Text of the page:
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GAA Give Possible Solution To Broadcasting Problem For New Championships Format

GAA Give Possible Solution To Broadcasting Problem For New Championships Format
By Gavin Cooney

The GAA yesterday published their accounts for 2017, which showed revenue of €65.5 million, marking an increase of 9%. Slightly more than half of this income came directly from gate receipts, showing just how reliant the GAA are on the clicking of turnstiles. This breeds an odd caution among the GAA, to such extent that Finance Director Tom Ryan saw fit to warn that the revamp of championship structures in 2018 will not be the "bonanza" it has promised to be citing the fact that the fans who can be relied upon to attend each of their championship games will find it more difficult to rise to the frequency of games next year.

Regardless of what the Super 8s and the provincial league formats will mean for match-going fans, it will raise issues for those watching on television. It will be necessary to stage games simultaneously in the final rounds of these formats to avoid the GAA being lumbered with their own version of the West Germany/Austria at the 1982 World Cup.

Given that it will be difficult to broadcast these game simultaneously on traditional broadcasters, particularly RTE, the game that is not selected for television may be streamed live on GAAGo.

GAAGo is a joint venture between RTE and the GAA which broadcasts games abroad. Viewers can pay an annual subscription, or else pay for matches individually. It is currently not available in Ireland.

That could all change, however, as Croke Park Stadium Director Peter McKenna explained to Balls.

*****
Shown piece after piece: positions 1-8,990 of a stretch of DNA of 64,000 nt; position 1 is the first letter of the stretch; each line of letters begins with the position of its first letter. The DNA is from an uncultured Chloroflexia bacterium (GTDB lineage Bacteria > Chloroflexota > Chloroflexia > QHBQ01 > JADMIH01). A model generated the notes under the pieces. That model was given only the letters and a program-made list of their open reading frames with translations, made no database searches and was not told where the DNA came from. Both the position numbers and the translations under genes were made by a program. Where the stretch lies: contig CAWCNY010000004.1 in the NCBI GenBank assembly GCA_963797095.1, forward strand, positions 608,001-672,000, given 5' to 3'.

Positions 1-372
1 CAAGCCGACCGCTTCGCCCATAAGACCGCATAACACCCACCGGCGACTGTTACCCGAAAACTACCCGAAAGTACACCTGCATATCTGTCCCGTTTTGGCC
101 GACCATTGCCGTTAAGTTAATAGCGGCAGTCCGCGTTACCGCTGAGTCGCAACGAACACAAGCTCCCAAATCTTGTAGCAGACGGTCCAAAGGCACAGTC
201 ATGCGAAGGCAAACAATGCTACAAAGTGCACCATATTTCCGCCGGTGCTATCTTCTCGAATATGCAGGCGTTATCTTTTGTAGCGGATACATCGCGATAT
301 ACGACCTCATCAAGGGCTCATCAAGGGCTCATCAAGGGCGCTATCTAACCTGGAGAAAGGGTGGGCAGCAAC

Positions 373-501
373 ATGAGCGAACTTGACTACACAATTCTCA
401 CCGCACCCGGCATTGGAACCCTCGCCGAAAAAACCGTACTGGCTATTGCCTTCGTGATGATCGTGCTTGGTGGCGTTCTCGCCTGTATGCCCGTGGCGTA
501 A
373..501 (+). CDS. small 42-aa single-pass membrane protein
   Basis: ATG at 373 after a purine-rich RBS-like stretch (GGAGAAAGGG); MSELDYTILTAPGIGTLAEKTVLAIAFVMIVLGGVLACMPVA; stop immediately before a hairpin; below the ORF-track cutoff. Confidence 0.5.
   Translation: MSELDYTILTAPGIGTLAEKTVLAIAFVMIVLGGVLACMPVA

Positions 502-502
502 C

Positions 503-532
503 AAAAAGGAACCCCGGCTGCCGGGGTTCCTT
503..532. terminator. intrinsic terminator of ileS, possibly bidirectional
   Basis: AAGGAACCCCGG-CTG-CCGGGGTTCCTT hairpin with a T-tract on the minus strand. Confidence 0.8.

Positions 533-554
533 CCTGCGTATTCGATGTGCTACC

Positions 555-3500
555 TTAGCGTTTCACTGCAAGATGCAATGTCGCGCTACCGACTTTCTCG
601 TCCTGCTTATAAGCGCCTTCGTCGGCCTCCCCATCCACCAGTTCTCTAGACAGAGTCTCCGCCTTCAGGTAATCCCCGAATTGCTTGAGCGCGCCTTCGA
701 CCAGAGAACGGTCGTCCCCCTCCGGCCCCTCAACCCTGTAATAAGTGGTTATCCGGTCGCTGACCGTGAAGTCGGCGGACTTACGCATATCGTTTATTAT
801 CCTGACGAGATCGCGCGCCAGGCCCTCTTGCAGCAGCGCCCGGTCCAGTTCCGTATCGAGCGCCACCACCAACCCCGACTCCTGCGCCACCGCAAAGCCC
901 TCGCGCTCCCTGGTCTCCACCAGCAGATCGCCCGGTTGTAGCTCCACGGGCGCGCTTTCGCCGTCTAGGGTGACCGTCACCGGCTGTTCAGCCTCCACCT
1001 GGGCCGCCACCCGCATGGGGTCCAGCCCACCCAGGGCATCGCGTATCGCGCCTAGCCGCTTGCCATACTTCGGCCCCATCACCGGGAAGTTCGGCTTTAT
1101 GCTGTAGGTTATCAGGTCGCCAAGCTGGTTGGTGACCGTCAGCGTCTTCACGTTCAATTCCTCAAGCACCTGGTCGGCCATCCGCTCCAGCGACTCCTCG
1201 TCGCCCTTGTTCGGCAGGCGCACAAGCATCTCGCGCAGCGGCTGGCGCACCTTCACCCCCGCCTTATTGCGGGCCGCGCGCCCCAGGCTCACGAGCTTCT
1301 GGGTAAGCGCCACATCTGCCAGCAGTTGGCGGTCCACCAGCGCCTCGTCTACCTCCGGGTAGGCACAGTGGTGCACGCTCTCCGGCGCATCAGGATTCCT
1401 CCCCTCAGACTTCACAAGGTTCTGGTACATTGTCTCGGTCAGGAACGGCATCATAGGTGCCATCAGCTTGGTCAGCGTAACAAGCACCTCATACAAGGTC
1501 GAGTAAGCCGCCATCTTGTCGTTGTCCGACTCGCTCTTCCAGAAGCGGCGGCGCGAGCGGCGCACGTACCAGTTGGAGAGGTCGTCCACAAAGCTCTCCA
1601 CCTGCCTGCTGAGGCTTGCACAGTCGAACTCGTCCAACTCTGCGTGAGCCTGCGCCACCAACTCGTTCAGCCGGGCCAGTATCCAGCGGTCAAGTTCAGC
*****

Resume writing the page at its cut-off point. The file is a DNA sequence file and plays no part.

RTE may not be able to do back to backs, in which case we'll take one of those games, we'll stream it on GAAGO and stream it out live. GAAGO is a joint venture partnership between ourselves and RTE.

In our view we're going to stream that free, on the island.


McKenna did clarify that this plan is subject to agreement with RTE.

RTE are our joint partners there, and what we want to make sure of is that people get to see the game. It's our view that this is the best way of doing it. It just shows you the way this market is changing. The additional broadcasting has becoming challenging in a broad number of areas, you can see the rise of Amazon, YouTube and various other sort of (outlets), making games available.

I think the fact that we started to invest in this a number of years ago, getting a level of expertise up, puts us in a nice position to use that expertise now and we've put ourselves front and foremost in being able to do this ourselves.

Whether this will suit a sizeable chunk of rural GAA fans will remain to be seen, given that McKenna's forecast came just hours before Eir pulled out of the tendering process for the National Broadband Plan.

See Also: GPA Respond To "Wrong" Claims That Retired Inter-County Players Are Not Looked After

See Also: All-Ireland Winners Get A Tidy Holiday Fund From The GAA Every Year


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